Friday, January 13, 2012

Amoeba. A-you-ba. A-we-ba.

We are single-celled organisms in the internet's complex ocean of life. I guess. I haven't really thought about it much, but it seems accurate. But what I have thought about is this:

True story. I had an email from a library patron that say this, verbatim:
"Please give me step by step instructions for downloading ebooks, but keep it simple."

So when I read it, I punched myself in the face. And then I read it again. Because I don't understand any way to give step by step instructions for downloading ebooks, YET still keep it simple.

There are about anywhere between 9 and 62 individual steps for downloading an ebook and the 9-step instructions are only for people who already understand concepts such as "download" and "ebook." So for someone who demands step-by-step instructions, we're looking as something closer to 30 steps, which forfeit any relationship to the word "simple."

We're human beings. We're supposed to be at the top of the evolutionary ladder. We've left this planet and landed on a completely different astral body. And came back. We're supposed to have amazing brains to do this stuff, but still, we're alarmingly primitive.

We may be able to grasp complex ideas, but a survey of the internet can't prove that. We group together because we like the same song or television show or ice cream flavor. Personally, I follow people on twitter who use the hashtag, #banana.

We praise memes. The simpler, the better. Honey Badger, what? I was in Target and saw a Honey Badger t-shirt. So I had to track down the origin of that meme. And it was stupid. Most memes are stupid. Insert an image of a naked French guy into any photo or maybe Paula Deen or a furry animal and the stampede begins. Suddenly everyone has to do it. Why? I guess some memes are funny, although I don't get the joke. I don't understand any of the Ryan Gossling mass-awareness. I know why the cake is a lie, but I don't care. And don't try to explain why that cat can has cheezburger.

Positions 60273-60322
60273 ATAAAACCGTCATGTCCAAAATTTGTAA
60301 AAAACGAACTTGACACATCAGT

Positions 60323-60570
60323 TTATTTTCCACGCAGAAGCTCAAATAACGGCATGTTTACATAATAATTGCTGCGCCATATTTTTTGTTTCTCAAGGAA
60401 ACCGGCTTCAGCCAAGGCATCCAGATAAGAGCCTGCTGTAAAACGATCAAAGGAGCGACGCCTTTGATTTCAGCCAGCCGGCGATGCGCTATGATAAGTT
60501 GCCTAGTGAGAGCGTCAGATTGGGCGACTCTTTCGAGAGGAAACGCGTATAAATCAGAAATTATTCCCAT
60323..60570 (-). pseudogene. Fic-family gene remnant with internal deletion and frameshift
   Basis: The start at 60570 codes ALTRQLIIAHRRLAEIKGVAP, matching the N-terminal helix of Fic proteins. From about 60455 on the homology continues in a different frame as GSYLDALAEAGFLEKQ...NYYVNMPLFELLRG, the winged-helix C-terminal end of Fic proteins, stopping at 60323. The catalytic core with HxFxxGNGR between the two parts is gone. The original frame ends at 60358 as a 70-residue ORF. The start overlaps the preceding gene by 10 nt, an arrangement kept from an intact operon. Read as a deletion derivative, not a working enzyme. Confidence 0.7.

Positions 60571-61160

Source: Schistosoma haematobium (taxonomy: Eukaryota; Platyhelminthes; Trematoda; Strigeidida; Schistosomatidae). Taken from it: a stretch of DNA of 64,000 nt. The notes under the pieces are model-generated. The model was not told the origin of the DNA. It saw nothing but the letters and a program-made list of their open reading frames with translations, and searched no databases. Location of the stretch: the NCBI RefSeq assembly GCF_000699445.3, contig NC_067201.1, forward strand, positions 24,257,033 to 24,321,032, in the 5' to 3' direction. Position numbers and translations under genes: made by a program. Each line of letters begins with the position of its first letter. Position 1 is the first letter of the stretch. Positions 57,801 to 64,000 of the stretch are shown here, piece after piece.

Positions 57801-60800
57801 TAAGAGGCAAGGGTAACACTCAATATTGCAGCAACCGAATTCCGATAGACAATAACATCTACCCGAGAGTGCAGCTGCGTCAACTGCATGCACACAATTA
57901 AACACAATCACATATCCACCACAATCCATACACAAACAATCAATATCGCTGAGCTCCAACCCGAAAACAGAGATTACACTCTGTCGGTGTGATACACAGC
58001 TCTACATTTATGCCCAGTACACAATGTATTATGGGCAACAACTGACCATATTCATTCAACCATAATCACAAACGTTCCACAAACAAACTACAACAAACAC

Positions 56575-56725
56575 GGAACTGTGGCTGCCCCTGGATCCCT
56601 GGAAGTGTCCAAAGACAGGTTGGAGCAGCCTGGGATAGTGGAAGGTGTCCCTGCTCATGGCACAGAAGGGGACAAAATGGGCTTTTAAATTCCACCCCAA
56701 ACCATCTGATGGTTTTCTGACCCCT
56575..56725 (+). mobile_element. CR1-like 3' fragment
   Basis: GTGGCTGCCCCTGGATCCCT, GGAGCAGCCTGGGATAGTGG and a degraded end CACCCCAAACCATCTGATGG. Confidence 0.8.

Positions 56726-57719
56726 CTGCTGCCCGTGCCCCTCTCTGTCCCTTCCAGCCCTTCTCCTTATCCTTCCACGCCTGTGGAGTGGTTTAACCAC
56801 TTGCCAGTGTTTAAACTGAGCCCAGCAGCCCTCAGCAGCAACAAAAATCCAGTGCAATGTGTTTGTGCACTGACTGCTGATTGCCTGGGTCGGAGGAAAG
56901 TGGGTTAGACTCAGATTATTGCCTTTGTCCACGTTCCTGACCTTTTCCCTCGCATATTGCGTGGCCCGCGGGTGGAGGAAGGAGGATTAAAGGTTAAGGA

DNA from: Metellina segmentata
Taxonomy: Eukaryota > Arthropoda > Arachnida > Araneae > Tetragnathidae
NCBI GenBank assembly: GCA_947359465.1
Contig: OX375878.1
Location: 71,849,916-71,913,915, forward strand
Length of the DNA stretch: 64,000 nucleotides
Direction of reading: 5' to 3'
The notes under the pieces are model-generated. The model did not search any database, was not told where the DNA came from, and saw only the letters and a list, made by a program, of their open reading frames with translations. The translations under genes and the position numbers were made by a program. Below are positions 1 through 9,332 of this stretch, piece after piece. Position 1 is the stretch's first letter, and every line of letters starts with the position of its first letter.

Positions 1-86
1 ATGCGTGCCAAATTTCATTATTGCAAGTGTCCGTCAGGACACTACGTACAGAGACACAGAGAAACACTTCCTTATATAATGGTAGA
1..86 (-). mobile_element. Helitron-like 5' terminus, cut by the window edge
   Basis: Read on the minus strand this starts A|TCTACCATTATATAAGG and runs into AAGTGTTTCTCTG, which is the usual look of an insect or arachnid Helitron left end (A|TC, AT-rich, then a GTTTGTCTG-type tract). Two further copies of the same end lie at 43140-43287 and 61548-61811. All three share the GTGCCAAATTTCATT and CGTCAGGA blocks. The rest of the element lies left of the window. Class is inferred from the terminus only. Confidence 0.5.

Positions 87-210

So what does the internet say about us when we flock to these posts and repeat and repurpose these ideas over and over into the millions?

This all didn't bother me until Lana Del Rey got a modelling gig. If you don't know, Lana Del Ray has a couple of songs, maybe three, but only one is worth listening to. Video Games. It's a cute song about a girl who pretties herself up only to have some dude completely ignore her while he plays games. Or that's what I hear when I listen to it.

I think it's because I got the feeling that she had been reduced to a meme. That someone, and I don't know who, it could be the woman herself, had made the conscious decision to parcel out bits of image to see who would find some attraction with what part. And then when that part became the focus, then we would be sold that product.

If so, this isn't new. Did you ever see the movie The Idolmaker? It's the same thing. It's probably on YouTube. It's also like old 1970's TV catchphrases like DY-NO-MITE. Or Aaay. But that was the seventies when we were all high all the time. So it just makes me depressed that we are supposedly so enlightened by all this information; yet, we continue to seek out simple messages.

Maybe it's because the more complex the world becomes, the more we want things to be uncomplicated. Kiss my grits.

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